Dear Diggers (Festive Gardens 2017)

Contributions and feedback from our readers following the Festive Gardens 2017 issue.

Garden-worthiness

Dear Clive, I am a Canadian who moved to Australia in 2003. I have deliberately spent most of the past 14 years in the more arid and outback areas of this spectacular country. When people hear I am from Canada, a common response is: “Why did you ever leave such a beautiful country to move here?”

So where does this attitude come from? I believe it springs from a deeply ingrained belief system that is very troubling. In the Diggers Summer 2017 magazine, you begin the magazine by criticising Australian native plants, particularly the native trees! Most of the magazine is full of suggestions of low water use plants from other countries. Can you not see that you are part of the problem? You are regularly encouraging the Aussie attitude of “everything and everywhere else is better than here”.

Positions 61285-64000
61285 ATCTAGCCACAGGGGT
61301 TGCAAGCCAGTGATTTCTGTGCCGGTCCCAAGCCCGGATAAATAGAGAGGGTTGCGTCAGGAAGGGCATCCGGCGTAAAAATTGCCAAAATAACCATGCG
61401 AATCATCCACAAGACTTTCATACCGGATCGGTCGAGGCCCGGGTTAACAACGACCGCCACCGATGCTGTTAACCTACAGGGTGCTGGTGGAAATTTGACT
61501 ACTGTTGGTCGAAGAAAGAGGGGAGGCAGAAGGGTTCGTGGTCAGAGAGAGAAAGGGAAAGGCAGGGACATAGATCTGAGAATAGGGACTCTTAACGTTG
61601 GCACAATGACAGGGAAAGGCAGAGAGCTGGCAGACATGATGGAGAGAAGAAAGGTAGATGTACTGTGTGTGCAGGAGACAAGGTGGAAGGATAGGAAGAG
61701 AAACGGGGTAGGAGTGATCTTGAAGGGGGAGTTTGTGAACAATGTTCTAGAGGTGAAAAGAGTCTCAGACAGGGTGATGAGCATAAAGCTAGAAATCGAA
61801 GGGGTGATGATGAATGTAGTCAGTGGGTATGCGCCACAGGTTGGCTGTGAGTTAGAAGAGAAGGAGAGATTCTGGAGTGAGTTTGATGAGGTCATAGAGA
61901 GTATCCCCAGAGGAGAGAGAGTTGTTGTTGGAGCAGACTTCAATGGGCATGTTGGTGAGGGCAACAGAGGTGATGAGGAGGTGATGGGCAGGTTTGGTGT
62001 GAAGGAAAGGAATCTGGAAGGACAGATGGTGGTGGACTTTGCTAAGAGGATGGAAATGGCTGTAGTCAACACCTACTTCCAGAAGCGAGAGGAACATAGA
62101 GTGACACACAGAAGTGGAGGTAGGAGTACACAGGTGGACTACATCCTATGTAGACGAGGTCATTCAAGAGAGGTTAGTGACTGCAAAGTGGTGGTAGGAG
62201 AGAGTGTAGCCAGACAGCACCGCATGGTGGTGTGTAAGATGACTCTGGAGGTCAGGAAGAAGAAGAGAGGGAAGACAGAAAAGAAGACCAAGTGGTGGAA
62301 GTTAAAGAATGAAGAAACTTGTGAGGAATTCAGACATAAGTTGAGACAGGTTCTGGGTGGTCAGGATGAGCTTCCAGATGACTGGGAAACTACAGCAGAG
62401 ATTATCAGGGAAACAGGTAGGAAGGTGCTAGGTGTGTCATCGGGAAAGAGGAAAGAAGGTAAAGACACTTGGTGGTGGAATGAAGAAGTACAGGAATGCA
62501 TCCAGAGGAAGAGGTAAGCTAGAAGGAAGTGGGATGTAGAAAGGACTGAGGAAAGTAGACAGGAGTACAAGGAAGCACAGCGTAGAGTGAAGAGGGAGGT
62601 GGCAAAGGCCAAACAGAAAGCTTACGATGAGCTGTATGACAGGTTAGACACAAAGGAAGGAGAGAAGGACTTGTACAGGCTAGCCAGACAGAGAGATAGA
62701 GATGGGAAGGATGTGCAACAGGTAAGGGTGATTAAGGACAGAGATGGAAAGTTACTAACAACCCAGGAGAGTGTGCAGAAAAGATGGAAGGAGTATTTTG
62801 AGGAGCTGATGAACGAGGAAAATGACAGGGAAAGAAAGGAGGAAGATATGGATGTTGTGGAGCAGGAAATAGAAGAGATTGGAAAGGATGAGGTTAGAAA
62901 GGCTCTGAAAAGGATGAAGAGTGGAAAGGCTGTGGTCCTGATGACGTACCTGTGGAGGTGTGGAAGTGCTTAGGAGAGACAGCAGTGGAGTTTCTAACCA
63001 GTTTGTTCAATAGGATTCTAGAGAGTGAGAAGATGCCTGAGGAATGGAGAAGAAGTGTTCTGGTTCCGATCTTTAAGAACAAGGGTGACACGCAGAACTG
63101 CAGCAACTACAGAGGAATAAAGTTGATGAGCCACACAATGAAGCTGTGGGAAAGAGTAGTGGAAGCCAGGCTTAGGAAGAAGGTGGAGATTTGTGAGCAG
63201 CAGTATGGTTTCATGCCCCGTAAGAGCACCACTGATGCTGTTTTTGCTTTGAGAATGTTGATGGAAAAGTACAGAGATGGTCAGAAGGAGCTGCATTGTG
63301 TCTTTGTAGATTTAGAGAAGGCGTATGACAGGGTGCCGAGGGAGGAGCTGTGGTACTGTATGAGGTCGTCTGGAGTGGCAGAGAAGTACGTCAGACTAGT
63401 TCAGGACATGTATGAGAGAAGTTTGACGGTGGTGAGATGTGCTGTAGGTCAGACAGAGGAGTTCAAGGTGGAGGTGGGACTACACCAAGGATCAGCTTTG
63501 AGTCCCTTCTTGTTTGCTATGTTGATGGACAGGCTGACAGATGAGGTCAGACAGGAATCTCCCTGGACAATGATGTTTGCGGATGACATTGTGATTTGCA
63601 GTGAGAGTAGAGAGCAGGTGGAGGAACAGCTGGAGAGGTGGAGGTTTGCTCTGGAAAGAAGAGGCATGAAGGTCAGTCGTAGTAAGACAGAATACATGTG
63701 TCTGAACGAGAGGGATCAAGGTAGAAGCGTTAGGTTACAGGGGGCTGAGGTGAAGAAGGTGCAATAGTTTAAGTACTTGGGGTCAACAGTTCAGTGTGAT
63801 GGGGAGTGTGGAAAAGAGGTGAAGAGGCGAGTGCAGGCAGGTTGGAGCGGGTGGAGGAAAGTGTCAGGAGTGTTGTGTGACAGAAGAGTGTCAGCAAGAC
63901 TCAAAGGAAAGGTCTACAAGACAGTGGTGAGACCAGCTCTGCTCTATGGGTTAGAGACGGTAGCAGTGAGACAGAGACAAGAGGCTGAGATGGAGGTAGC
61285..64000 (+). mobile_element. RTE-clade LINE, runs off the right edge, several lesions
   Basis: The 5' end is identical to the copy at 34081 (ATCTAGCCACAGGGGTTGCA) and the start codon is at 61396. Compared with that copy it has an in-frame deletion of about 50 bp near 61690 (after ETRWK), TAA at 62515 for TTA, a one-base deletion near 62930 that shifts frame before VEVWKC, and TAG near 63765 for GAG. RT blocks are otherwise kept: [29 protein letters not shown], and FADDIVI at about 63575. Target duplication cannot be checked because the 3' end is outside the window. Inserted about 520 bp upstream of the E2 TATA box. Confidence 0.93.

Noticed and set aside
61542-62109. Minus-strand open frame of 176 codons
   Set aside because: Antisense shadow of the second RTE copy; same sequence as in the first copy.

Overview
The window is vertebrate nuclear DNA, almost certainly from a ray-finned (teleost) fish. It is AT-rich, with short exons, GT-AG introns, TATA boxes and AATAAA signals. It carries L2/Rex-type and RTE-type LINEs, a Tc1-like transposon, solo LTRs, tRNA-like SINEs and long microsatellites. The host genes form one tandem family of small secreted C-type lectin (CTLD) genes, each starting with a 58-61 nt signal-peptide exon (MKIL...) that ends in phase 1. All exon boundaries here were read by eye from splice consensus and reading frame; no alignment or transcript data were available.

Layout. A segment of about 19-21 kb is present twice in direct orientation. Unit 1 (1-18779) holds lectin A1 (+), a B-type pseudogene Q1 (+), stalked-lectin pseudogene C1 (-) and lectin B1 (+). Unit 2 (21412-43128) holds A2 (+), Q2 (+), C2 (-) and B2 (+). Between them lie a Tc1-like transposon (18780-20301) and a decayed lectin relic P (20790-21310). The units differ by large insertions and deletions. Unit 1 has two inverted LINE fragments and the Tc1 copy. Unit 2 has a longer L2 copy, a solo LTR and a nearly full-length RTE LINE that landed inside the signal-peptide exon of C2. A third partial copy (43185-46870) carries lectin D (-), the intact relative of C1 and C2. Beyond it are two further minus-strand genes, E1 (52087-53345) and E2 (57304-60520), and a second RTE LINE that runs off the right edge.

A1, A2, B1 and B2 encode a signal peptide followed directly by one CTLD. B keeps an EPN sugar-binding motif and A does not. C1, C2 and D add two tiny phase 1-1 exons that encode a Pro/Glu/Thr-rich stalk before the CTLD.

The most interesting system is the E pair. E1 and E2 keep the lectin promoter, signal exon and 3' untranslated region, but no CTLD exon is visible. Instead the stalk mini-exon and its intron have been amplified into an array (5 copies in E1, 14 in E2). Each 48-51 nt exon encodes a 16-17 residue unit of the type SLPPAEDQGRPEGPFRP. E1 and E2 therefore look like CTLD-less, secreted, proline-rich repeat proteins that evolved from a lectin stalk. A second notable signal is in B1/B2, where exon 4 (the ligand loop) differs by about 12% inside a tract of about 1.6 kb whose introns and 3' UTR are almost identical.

I get the impression that you have never visited places like the southern part of Western Australia. You seem to pride yourself in being an Australian garden club but yet you hardly promote Australian plants at all!

My sense is that your views are like so many others here who spend most of their time in a small proportion of this country, clinging to colonialist ideas of the English countryside and gardens as being the ultimate example of what is good and beautiful. I am speaking particularly of your borderline hatred of eucalypts. It pains me to read of your ignorance of these amazing plants and the environment. You need to begin promoting Australian plants more and stop contributing to the Australian inferiority complex Sincerely, Elizabeth L.